Identifying dengue fever "hot spots" can provide a predictive map for outbreaks of chikungunya and Zika -- two other viral diseases that, along with dengue, are spread by the Aedes aegypti mosquito.
PLOS Neglected Tropical Diseases published the findings, the first confirmation of the spatial-temporal overlap for outbreaks of the three diseases, led by Emory University.
"We had hypothesized that we would see some overlap between these diseases, but we were surprised at the strength of that overlap," says Gonzalo Vazquez-Prokopec, a disease ecologist in Emory's Department of Environmental Sciences and lead author of the study. "The results open a window for public health officials to do targeted, proactive interventions for emerging Aedes-borne diseases. We've provided them with a statistical framework in the form of a map to guide their actions."
The analysis drew from eight years of data from Merida, Mexico, on symptomatic cases. A city of one million located in the Yucatan Peninsula, Merida had about 40,000 reported dengue cases during 2008 to 2015, and nearly half of them were clustered in 27 percent of the city. The neighborhoods comprising these dengue hot spots contained 75 percent of the first chikungunya cases reported during the outbreak of that disease in 2015 and 100 percent of the first Zika cases reported during the Zika outbreak in 2016.
"Currently, most mosquito control efforts are not done until cases of mosquito-borne diseases are detected," Vazquez-Prokopec says. "But by the time you detect a virus in an area, it has likely already begun to spread beyond that area."
Mosquito control efforts generally involve outdoor spraying that covers broad swaths of a city, further reducing efficacy, he adds. Outdoor spraying is particularly ineffective for the Aedes aegypti mosquito. "This mosquito is highly adapted to urban environments," Vazquez-Prokopec says. "It likes to live inside houses and to feed on people."
A targeted approach would make it more feasible to implement time-consuming and costly interventions such as indoor residual spraying.
"The statistical framework that we have developed allows public health officials to harness the power of big data to do more effective and efficient mosquito control by focusing on high-risk areas -- even before an epidemic begins," Vazquez-Prokopec says.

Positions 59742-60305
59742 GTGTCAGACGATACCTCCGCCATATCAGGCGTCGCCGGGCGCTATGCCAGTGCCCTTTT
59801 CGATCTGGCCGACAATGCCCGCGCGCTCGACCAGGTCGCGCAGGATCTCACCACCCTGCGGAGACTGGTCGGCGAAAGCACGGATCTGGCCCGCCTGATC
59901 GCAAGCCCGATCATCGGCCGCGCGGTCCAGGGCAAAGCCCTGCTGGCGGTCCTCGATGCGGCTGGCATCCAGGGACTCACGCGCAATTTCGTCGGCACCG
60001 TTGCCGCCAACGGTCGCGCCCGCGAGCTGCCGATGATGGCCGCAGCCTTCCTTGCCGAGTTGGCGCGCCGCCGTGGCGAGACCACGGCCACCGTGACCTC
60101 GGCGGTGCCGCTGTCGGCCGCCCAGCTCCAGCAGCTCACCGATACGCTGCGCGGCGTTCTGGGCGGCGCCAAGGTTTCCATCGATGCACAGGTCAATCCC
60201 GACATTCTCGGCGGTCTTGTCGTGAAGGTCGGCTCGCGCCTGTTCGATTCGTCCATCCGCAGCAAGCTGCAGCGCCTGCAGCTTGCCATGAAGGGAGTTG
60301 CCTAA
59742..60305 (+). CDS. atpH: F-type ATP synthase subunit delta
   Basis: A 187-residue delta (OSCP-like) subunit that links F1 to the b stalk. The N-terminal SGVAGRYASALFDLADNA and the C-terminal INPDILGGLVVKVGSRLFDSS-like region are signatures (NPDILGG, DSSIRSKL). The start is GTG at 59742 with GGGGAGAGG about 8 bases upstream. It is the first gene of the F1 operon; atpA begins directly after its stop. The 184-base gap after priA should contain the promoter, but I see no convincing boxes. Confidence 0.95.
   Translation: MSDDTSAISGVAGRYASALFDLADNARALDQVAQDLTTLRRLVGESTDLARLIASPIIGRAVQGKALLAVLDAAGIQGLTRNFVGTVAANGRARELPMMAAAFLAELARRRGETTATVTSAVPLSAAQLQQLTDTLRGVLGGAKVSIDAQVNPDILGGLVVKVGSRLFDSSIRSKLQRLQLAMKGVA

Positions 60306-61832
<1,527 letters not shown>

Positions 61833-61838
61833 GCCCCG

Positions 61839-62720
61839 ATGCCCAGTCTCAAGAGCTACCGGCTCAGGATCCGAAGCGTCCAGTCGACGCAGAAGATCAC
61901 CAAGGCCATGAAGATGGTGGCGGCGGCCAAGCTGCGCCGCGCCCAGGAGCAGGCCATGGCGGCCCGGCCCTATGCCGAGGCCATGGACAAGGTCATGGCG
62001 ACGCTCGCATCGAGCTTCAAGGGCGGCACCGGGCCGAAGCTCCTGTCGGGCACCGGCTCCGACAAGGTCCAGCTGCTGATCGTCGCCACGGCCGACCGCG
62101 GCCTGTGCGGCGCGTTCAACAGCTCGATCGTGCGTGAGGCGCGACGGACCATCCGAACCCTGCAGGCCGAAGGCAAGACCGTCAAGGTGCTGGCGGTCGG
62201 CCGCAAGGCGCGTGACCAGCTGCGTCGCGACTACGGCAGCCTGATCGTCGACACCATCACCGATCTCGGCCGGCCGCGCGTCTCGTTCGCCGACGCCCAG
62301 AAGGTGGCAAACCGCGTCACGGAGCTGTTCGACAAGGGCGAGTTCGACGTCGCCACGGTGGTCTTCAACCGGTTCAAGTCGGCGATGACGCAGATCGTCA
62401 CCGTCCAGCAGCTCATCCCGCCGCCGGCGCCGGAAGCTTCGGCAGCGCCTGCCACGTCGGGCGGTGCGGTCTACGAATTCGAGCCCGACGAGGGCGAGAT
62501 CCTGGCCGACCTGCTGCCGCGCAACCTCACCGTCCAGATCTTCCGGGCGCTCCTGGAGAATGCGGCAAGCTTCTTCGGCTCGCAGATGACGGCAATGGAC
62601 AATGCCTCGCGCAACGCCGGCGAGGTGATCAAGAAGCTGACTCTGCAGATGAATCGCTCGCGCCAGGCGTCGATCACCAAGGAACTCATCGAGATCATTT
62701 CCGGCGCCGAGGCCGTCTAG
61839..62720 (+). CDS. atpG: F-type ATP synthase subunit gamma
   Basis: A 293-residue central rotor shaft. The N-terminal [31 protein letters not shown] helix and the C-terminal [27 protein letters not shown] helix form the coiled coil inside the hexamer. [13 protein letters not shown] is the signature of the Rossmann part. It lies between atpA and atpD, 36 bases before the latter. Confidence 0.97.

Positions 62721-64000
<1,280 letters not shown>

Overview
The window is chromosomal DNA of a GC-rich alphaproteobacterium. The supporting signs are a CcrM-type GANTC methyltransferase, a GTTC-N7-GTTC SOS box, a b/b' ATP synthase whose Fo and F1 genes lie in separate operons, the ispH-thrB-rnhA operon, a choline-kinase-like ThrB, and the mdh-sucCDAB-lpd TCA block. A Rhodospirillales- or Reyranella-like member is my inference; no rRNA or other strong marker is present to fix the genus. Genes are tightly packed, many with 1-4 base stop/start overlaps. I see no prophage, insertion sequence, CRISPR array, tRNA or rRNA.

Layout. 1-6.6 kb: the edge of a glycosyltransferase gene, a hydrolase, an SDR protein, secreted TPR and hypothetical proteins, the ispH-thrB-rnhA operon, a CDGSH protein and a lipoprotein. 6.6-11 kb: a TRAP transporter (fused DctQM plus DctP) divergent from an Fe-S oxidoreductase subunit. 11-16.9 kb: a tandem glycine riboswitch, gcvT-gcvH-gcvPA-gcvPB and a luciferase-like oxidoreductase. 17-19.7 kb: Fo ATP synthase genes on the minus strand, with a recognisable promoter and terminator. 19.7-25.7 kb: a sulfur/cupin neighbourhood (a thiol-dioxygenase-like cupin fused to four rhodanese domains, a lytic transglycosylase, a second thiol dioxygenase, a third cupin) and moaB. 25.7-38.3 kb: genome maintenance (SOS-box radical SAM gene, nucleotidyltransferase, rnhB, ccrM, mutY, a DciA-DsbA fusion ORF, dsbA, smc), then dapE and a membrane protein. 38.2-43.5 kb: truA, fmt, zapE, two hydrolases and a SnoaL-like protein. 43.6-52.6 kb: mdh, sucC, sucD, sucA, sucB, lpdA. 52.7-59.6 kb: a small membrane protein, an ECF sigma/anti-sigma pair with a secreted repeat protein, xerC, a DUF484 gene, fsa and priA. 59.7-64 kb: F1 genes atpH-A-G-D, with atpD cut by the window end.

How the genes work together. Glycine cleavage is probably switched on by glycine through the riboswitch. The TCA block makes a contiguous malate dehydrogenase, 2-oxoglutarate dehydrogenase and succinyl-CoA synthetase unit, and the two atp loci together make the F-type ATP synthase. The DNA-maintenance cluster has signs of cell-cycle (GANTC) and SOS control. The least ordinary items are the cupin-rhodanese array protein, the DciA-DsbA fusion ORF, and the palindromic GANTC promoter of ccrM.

The study used disease case reports at the household level and then scaled them up to neighborhoods to protect individuals' privacy in the final map. The hot spots for reported dengue cases were confirmed by data from laboratory blood tests of a cohort of 5,000 people. The analysis showed that people living in a dengue hot spot had twice the rate of infection of those outside of the hot spots.
The research team included scientists from the Autonomous University of Yucatan and health officials from the state and federal level in Mexico. Other members of the team were scientists from seven other universities and health research institutions, including the U.S. Centers for Disease Control and Prevention.
The researchers are now working with the Pan American Health Organization (PAHO) to develop a manual and training materials, based on open-access software, for mapping risks of Aedes-borne diseases to guide proactive interventions throughout urban areas of the developing world.
More than one third of the world's population lives in areas at high risk for infection with the dengue virus, a leading cause of illness and death in the tropics and subtropics, according to the Centers for Disease Control and Prevention. Dengue fever is sometimes called "break bone fever" due to the excruciating pain that is among its symptoms.
The chikungunya virus emerged in the Americas in 2013, sweeping through many countries where dengue is endemic. Common symptoms of chikungunya infection may include headache, muscle pain, joint swelling and rash.
Zika virus followed in 2016, causing little alarm at first due to its relatively mild symptoms. It soon became apparent, however, that the Zika virus could cause birth defects in the babies of pregnant women who were infected.
"You tend to see transmission go down right after large numbers of a population are infected with these Aedes-borne viruses, leading to herd immunity," Vazquez-Prokopec says. "But these viruses do not disappear. They keep circulating and can reappear later."
Meanwhile, new Aedes-borne viruses are likely to emerge, he adds, as rapid urbanization and a warming climate help the mosquito thrive.
Vaccines are not yet available for chikungunya or Zika, and efforts to roll out a vaccine for dengue are complicated by the fact that the virus comes in different serotypes.
"Although effective vaccines would be the ultimate line of defense against these diseases, we cannot give up on mosquito control," Vazquez-Prokopec says.